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Peter F. Drucker on the 20 th Century

Peter F. Drucker on the 20 th Century

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Peter F. Drucker on the 20 th Century

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  1. Peter F. Drucker on the 20th Century

  2. Self and Community • “To survive and succeed, every organization will have to turn itself into a change agent. … The point of becoming a change agent is that it changes the mind-set of the entire organization. Instead of seeing change as a threat, its people will come to consider it an opportunity." (Drucker)

  3. The Essential Drucker “To be sure, this century of ours may well have been the cruelest and most violent in human history, with its world wars and civil wars, its mass tortures, ethnic cleansings, and genocides. But all these killings, all these horrors inflicted on the human race by this century’s Weltbeglücker—those who establish paradise on earth by killing off nonconformists, dissidents, resisters, and innocent bystanders, whether Jews, the bourgeoisie, kulaks, or intellectuals— hindsight clearly shows, were just that: senseless killings, senseless horrors. Hitler, Stalin, and Mao, the three evil geniuses of this century, destroyed. But they created nothing” (Drucker 35).

  4. more of The Essential Drucker “One of the weaknesses of young, highly educated people today—whether in business, medicine, or government—is that they are satisfied to be versed in one narrow specialty and affect a contempt for the other areas. One need not know in detail what to do with “human relations” as an accountant, or how to promote a new branded product if an engineer. But one has a responsibility to know at least what these areas are about, why they are around, and what they are trying to do. One need not know psychiatry to be a good urologist. But one had better know what psychiatry is all about. One need not be an international lawyer to do a good job in the Department of Agriculture. But one had better know enough about international politics not to do international damage through a parochial farm policy” (Drucker 30).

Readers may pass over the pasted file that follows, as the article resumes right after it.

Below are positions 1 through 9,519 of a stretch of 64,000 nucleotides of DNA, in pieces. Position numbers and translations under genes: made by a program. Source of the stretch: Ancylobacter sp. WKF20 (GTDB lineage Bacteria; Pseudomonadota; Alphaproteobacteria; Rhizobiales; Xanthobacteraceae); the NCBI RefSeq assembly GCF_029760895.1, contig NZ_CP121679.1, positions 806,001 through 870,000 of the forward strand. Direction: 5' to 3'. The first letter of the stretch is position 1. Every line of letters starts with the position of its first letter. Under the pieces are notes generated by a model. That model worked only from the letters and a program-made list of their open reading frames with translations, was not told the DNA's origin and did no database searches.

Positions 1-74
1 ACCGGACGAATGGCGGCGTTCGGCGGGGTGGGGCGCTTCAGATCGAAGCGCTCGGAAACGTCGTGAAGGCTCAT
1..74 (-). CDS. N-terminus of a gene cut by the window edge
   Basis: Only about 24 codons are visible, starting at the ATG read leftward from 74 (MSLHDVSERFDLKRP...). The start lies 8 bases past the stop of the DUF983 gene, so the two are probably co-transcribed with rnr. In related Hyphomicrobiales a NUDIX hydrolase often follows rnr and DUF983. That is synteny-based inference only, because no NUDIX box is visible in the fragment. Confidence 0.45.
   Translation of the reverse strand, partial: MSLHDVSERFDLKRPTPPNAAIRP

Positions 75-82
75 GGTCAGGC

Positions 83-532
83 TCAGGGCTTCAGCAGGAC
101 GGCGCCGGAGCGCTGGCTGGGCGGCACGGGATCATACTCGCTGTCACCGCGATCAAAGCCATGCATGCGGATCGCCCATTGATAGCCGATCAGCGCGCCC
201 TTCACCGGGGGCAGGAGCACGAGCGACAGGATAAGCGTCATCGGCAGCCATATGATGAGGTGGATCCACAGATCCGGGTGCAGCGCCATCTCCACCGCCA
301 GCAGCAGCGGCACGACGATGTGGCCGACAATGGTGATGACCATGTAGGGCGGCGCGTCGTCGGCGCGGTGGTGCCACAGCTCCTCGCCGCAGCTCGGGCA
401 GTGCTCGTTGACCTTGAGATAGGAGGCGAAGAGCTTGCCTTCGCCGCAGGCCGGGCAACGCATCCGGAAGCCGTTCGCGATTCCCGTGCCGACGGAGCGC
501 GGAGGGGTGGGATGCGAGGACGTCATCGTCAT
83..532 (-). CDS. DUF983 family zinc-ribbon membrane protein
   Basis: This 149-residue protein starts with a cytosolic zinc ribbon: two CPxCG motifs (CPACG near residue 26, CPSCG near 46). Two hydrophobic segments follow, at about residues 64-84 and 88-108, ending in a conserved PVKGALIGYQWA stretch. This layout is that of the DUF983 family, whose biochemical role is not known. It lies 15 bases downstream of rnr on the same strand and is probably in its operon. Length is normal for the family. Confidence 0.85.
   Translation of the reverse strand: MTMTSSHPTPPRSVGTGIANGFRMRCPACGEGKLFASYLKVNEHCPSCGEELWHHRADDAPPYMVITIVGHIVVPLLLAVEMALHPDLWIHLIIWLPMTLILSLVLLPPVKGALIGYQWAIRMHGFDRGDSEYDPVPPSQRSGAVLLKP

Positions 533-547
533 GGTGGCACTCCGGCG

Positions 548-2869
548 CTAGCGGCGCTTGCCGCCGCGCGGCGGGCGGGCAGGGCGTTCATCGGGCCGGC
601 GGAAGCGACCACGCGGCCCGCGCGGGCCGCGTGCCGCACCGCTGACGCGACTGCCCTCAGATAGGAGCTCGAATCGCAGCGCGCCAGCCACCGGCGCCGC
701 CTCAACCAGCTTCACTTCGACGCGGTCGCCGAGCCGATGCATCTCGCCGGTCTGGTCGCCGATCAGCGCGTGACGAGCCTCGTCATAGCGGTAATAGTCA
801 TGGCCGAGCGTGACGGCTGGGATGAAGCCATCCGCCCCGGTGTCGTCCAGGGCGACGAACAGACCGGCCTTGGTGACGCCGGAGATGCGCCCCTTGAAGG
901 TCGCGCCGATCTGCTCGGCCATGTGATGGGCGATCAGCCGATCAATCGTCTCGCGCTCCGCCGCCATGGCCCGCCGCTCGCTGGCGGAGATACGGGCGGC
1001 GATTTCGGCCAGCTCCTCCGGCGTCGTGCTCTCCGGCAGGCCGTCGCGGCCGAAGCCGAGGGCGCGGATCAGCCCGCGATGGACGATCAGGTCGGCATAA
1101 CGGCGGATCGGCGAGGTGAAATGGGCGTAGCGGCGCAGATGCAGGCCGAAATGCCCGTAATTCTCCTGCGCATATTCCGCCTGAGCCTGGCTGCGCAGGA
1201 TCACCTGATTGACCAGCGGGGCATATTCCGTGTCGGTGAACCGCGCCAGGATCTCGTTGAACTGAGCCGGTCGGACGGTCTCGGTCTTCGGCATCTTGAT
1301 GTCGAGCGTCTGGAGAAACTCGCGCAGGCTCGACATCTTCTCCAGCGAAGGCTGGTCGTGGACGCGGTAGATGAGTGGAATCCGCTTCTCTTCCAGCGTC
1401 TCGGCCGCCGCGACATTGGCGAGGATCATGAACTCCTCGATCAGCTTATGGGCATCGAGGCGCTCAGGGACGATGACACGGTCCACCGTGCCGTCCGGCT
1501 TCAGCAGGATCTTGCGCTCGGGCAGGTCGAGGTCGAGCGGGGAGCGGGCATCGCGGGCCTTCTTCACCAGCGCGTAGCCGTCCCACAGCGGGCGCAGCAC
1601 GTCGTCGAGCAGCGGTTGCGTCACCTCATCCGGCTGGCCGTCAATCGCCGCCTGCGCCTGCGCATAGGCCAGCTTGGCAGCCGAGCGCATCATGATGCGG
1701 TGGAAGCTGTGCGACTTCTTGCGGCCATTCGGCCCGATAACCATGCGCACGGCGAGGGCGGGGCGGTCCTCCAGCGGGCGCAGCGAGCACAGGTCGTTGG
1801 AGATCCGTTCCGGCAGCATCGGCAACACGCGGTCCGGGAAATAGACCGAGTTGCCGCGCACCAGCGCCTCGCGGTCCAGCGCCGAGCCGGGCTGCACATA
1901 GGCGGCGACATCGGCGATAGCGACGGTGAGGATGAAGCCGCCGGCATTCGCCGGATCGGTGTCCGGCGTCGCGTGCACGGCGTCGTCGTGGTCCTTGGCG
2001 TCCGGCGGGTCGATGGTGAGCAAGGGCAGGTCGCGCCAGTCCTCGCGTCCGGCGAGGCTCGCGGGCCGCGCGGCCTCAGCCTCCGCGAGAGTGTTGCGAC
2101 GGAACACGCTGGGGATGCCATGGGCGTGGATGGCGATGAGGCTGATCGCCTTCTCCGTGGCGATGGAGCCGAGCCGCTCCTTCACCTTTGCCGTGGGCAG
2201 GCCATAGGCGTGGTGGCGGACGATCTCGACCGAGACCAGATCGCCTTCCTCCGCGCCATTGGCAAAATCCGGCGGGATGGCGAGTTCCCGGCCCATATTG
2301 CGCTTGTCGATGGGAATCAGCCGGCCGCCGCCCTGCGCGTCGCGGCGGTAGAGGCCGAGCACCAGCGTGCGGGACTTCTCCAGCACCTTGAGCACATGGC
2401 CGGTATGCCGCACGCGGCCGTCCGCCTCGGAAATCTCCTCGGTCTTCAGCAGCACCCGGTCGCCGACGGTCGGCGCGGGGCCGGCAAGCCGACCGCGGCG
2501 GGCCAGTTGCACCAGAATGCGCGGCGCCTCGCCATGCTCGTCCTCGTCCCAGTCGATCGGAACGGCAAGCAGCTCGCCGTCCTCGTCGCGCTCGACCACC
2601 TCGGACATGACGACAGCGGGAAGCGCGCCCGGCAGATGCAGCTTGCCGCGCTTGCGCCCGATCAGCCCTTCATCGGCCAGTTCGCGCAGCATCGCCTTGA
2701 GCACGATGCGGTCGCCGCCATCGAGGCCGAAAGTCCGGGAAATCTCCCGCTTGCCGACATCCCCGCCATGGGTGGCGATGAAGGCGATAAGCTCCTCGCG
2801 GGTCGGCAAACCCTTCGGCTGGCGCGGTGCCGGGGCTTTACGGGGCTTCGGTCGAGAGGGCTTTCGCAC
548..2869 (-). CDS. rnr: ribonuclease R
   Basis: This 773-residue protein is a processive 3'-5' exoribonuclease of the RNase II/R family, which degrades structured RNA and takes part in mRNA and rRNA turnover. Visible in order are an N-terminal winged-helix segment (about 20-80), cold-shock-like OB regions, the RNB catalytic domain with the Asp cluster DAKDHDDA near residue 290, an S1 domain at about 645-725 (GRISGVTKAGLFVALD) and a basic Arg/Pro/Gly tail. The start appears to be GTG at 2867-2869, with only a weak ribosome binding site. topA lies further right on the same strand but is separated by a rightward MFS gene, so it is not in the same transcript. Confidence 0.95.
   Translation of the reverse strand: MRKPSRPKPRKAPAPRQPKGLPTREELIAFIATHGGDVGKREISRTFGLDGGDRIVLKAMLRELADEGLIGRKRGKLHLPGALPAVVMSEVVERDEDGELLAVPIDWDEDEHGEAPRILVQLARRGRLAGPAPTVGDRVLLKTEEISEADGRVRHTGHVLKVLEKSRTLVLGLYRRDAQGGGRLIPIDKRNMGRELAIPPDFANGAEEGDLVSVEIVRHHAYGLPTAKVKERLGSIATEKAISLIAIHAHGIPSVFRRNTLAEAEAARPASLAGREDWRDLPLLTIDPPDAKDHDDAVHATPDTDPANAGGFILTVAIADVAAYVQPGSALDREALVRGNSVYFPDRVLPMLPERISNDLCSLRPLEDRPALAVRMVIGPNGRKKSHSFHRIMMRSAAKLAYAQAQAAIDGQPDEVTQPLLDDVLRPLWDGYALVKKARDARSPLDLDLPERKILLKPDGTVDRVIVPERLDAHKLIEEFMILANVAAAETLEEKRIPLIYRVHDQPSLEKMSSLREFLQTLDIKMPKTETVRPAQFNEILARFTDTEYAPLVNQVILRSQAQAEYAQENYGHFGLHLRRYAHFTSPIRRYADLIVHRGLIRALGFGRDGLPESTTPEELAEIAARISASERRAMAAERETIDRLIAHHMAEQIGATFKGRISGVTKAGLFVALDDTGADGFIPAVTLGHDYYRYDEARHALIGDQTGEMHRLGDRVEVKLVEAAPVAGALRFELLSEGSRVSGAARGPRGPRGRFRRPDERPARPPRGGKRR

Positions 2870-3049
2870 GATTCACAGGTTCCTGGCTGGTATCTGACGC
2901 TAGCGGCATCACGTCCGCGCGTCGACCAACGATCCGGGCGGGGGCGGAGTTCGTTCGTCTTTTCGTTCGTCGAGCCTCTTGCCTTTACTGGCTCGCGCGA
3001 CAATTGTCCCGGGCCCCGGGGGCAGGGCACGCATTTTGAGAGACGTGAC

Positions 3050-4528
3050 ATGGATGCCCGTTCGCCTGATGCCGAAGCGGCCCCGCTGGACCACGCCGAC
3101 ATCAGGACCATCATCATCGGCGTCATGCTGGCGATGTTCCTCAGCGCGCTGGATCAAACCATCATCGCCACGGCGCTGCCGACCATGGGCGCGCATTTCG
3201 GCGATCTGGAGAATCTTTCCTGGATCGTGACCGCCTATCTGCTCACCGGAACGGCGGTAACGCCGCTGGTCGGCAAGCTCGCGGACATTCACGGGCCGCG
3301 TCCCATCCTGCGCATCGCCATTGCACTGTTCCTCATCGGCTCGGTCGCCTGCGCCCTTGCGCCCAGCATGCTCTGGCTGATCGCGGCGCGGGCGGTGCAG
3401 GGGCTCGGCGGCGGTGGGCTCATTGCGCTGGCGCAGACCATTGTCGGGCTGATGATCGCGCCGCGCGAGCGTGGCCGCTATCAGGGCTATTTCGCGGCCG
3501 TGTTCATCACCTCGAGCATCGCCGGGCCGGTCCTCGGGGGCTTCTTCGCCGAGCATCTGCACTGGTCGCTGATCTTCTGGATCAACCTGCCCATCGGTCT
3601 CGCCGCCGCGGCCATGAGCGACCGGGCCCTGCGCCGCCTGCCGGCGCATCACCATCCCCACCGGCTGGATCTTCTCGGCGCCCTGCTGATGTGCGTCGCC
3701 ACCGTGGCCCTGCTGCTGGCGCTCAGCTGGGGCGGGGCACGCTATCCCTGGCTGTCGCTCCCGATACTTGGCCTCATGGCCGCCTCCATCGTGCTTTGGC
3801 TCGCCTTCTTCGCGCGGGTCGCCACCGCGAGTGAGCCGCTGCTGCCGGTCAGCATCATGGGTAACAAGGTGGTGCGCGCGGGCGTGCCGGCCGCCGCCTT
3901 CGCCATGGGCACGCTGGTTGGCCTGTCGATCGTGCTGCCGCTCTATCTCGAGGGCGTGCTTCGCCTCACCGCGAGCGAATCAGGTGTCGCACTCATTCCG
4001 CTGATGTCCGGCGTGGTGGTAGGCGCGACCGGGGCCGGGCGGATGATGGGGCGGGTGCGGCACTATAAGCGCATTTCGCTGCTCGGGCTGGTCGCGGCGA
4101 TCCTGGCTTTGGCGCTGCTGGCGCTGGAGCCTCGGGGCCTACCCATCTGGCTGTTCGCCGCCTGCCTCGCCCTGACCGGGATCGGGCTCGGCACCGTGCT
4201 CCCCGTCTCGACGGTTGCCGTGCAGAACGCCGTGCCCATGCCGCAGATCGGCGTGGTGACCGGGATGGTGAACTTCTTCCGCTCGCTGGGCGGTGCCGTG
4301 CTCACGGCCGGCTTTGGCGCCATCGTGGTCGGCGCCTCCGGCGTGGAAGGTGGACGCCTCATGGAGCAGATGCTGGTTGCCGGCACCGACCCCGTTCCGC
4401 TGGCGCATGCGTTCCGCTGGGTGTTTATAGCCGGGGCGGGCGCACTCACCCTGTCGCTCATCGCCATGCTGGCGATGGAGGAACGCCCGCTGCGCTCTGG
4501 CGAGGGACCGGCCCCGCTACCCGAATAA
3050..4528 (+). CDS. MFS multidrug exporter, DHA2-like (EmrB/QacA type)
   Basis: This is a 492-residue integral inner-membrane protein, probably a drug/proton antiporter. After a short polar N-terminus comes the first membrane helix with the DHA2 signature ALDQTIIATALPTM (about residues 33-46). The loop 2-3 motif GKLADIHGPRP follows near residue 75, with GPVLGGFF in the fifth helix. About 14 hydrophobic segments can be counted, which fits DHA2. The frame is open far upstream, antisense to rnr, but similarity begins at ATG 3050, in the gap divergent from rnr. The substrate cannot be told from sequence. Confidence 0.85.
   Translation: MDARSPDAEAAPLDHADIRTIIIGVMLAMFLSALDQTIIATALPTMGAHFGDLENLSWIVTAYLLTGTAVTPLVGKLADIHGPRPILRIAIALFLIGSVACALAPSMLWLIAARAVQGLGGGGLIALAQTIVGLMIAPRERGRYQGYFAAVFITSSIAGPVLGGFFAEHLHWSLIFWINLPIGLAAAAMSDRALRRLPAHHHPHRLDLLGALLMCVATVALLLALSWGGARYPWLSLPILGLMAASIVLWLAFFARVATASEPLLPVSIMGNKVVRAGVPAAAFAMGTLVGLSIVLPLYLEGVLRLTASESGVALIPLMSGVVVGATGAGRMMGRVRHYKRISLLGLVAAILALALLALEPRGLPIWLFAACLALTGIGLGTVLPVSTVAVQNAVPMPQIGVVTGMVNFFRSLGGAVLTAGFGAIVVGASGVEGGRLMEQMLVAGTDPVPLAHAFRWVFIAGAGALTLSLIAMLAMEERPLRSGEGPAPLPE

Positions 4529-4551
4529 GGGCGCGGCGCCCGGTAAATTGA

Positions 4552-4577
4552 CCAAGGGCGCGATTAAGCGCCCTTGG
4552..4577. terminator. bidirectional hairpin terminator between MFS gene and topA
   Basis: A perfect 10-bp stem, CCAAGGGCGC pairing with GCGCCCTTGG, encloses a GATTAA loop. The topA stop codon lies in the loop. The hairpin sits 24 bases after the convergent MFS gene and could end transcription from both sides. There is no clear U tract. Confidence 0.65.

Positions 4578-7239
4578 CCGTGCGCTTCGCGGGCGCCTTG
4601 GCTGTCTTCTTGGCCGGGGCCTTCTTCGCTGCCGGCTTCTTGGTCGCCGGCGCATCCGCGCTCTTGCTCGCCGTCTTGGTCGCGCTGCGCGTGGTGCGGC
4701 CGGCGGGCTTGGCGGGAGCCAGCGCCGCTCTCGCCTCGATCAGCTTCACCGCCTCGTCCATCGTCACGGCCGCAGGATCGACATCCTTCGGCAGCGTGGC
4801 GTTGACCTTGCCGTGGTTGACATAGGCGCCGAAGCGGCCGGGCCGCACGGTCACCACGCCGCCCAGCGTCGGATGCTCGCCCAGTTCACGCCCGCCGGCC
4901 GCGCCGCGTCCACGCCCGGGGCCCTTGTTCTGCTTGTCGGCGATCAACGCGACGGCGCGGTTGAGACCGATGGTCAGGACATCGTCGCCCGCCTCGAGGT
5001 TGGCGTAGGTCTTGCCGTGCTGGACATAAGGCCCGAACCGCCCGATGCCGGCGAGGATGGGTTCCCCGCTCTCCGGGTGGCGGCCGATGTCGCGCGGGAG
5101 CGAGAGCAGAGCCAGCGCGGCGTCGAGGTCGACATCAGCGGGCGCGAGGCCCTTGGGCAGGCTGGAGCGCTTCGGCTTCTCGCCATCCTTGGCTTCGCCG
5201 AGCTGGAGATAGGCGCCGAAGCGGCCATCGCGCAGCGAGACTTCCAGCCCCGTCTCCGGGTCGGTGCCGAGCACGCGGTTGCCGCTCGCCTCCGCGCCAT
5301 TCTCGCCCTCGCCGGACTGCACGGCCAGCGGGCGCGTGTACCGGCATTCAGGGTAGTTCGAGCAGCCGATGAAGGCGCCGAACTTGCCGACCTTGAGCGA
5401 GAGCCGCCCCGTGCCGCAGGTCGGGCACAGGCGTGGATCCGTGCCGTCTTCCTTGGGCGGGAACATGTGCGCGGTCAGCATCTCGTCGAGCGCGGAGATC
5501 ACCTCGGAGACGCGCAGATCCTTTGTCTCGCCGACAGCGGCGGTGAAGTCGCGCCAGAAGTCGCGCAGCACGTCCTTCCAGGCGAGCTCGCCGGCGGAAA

5. Even more “The industrial worker needed the capitalist infinitely more than the capitalist needed the industrial worker—the basis for Marx’s assertion that there would always be a surplus of industrial workers, and an “industrial reserve army” that would make sure that wages could not possibly rise above the subsistence level (probably Marx’s most egregious error). In the knowledge society the most probable assumption—and certainly the assumption on which all organizations have to conduct their affairs—is that they need the knowledge worker far more than the knowledge worker needs them” (Drucker 47).

  6. Drucker, Peter F. The Essential Drucker. HarperCollins, 2001.